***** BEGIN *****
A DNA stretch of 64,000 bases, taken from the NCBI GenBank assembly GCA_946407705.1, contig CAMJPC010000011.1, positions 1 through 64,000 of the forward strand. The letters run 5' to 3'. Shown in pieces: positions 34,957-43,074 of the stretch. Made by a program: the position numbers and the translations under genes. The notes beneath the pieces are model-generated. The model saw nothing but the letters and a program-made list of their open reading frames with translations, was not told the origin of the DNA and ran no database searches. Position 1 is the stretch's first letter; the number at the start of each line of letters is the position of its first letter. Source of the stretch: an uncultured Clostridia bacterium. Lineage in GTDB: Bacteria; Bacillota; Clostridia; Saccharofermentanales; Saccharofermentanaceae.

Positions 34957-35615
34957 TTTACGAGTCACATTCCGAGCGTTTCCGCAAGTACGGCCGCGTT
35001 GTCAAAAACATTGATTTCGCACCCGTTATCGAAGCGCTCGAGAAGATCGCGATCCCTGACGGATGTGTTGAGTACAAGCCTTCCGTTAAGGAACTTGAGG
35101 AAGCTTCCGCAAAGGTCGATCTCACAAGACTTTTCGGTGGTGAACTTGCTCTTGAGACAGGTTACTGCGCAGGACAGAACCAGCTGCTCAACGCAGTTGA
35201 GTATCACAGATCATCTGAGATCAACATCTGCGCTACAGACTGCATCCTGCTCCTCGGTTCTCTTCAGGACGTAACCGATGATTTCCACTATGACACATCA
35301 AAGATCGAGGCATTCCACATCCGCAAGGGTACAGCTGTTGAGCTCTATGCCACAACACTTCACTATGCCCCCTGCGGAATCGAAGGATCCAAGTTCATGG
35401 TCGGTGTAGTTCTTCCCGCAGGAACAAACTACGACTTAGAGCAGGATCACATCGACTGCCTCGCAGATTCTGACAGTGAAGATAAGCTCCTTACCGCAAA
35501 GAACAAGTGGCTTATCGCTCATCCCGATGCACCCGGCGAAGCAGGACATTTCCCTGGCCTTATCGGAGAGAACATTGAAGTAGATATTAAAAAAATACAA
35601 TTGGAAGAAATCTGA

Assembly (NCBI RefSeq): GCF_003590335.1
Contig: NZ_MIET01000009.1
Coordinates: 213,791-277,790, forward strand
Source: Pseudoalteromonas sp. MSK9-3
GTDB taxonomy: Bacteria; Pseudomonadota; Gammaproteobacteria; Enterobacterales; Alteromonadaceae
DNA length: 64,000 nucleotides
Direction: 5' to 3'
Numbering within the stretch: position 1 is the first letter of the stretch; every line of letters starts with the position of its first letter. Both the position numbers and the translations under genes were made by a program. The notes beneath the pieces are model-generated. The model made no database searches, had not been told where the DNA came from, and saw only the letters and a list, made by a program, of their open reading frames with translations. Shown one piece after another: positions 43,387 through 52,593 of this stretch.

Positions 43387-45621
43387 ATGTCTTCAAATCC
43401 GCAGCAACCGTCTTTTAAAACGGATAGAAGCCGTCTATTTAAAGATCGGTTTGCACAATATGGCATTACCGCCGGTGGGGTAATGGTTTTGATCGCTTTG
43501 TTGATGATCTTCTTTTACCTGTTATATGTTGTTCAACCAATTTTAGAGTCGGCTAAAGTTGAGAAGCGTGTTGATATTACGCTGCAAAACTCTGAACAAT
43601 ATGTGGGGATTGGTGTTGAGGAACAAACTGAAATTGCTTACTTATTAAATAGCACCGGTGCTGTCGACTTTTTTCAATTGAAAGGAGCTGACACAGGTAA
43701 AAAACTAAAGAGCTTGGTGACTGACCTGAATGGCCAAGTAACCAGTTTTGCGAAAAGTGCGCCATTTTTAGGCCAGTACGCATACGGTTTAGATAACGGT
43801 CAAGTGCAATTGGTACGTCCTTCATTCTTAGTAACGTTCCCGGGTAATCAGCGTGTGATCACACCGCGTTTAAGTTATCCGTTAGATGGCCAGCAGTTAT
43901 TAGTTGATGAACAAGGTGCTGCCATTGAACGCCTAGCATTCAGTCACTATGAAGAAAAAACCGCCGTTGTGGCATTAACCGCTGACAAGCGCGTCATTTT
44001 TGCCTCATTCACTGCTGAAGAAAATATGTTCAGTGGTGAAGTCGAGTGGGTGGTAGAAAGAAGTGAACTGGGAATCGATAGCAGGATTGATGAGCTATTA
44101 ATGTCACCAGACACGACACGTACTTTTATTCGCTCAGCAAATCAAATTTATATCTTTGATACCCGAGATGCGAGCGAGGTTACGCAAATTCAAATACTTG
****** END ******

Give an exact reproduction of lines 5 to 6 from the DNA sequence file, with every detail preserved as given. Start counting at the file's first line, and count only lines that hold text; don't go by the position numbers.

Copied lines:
35101 AAGCTTCCGCAAAGGTCGATCTCACAAGACTTTTCGGTGGTGAACTTGCTCTTGAGACAGGTTACTGCGCAGGACAGAACCAGCTGCTCAACGCAGTTGA
35201 GTATCACAGATCATCTGAGATCAACATCTGCGCTACAGACTGCATCCTGCTCCTCGGTTCTCTTCAGGACGTAACCGATGATTTCCACTATGACACATCA